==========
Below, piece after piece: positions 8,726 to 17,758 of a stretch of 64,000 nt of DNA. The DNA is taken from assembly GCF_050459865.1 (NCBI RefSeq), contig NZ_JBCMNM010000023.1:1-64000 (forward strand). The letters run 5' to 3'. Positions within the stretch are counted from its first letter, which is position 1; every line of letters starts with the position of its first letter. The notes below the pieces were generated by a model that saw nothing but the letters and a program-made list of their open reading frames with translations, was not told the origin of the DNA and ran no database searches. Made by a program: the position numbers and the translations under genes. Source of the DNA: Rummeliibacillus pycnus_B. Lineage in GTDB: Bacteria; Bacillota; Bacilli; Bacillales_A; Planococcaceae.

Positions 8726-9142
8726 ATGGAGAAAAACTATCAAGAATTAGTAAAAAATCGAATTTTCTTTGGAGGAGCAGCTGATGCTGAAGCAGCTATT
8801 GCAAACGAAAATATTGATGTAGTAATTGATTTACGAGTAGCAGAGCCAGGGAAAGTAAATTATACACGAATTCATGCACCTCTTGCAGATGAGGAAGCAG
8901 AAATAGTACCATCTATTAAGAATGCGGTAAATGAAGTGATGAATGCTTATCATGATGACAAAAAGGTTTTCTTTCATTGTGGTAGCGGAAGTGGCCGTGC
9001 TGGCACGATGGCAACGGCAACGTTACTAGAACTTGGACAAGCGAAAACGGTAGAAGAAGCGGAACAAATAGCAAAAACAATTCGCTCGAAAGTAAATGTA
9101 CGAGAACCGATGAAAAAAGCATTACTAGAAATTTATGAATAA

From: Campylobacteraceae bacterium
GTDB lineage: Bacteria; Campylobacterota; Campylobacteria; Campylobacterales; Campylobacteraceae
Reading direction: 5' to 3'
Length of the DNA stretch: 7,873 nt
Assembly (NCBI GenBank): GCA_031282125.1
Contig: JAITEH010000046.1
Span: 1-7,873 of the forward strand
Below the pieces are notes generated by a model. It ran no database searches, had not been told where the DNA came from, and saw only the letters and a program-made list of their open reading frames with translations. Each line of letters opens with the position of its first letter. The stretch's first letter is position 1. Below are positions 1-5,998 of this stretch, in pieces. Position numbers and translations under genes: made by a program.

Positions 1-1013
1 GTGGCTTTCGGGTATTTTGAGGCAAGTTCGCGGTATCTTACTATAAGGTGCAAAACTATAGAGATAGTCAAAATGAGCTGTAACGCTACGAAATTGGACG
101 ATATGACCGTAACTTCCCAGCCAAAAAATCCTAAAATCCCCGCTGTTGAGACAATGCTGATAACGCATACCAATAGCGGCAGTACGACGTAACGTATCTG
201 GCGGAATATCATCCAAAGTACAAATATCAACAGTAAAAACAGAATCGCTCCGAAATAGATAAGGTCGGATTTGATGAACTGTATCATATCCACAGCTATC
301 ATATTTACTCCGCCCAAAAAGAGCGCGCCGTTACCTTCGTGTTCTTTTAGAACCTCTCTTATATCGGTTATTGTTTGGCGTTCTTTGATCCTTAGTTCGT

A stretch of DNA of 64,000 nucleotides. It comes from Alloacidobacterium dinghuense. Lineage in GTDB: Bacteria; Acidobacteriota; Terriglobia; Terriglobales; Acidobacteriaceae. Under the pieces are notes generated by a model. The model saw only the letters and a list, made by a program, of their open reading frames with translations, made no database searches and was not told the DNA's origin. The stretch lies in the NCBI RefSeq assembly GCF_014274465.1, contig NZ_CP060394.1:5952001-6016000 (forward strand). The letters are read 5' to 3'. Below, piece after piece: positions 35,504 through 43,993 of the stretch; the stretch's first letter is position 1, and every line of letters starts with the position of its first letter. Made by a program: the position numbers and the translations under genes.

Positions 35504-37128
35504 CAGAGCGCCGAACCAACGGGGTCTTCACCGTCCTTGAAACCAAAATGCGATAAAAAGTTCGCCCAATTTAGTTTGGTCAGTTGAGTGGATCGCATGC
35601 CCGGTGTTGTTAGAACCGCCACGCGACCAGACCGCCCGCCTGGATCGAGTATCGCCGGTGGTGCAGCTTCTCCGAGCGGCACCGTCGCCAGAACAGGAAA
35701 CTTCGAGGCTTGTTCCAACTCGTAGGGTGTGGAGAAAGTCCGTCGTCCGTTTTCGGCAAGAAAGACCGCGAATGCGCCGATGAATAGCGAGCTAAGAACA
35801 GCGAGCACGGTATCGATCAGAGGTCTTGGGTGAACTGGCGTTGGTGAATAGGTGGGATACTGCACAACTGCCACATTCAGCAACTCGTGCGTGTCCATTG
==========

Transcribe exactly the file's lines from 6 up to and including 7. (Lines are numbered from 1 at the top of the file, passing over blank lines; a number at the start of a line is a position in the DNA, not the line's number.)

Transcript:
9001 TGGCACGATGGCAACGGCAACGTTACTAGAACTTGGACAAGCGAAAACGGTAGAAGAAGCGGAACAAATAGCAAAAACAATTCGCTCGAAAGTAAATGTA
9101 CGAGAACCGATGAAAAAAGCATTACTAGAAATTTATGAATAA